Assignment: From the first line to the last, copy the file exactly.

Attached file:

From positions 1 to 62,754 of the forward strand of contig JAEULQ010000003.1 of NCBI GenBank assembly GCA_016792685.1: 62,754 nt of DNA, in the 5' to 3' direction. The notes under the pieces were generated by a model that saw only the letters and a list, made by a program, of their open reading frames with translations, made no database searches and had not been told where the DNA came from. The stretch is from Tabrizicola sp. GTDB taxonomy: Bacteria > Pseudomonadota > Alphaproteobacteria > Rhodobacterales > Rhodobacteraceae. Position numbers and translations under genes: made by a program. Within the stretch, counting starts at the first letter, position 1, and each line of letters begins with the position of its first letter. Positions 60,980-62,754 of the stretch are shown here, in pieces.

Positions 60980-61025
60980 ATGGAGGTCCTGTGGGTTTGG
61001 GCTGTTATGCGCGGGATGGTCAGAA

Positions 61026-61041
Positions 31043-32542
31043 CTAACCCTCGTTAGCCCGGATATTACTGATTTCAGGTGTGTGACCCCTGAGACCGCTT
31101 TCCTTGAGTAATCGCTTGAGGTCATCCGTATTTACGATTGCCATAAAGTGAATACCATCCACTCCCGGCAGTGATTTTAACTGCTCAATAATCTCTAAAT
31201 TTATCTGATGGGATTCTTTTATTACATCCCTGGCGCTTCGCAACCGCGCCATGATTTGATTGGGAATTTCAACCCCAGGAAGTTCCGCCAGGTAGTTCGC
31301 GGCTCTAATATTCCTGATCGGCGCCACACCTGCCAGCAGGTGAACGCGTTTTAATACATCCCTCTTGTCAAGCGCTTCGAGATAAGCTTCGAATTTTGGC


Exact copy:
From positions 1 to 62,754 of the forward strand of contig JAEULQ010000003.1 of NCBI GenBank assembly GCA_016792685.1: 62,754 nt of DNA, in the 5' to 3' direction. The notes under the pieces were generated by a model that saw only the letters and a list, made by a program, of their open reading frames with translations, made no database searches and had not been told where the DNA came from. The stretch is from Tabrizicola sp. GTDB taxonomy: Bacteria > Pseudomonadota > Alphaproteobacteria > Rhodobacterales > Rhodobacteraceae. Position numbers and translations under genes: made by a program. Within the stretch, counting starts at the first letter, position 1, and each line of letters begins with the position of its first letter. Positions 60,980-62,754 of the stretch are shown here, in pieces.

Positions 60980-61025
60980 ATGGAGGTCCTGTGGGTTTGG
61001 GCTGTTATGCGCGGGATGGTCAGAA

Positions 61026-61041
Positions 31043-32542
31043 CTAACCCTCGTTAGCCCGGATATTACTGATTTCAGGTGTGTGACCCCTGAGACCGCTT
31101 TCCTTGAGTAATCGCTTGAGGTCATCCGTATTTACGATTGCCATAAAGTGAATACCATCCACTCCCGGCAGTGATTTTAACTGCTCAATAATCTCTAAAT
31201 TTATCTGATGGGATTCTTTTATTACATCCCTGGCGCTTCGCAACCGCGCCATGATTTGATTGGGAATTTCAACCCCAGGAAGTTCCGCCAGGTAGTTCGC
31301 GGCTCTAATATTCCTGATCGGCGCCACACCTGCCAGCAGGTGAACGCGTTTTAATACATCCCTCTTGTCAAGCGCTTCGAGATAAGCTTCGAATTTTGGC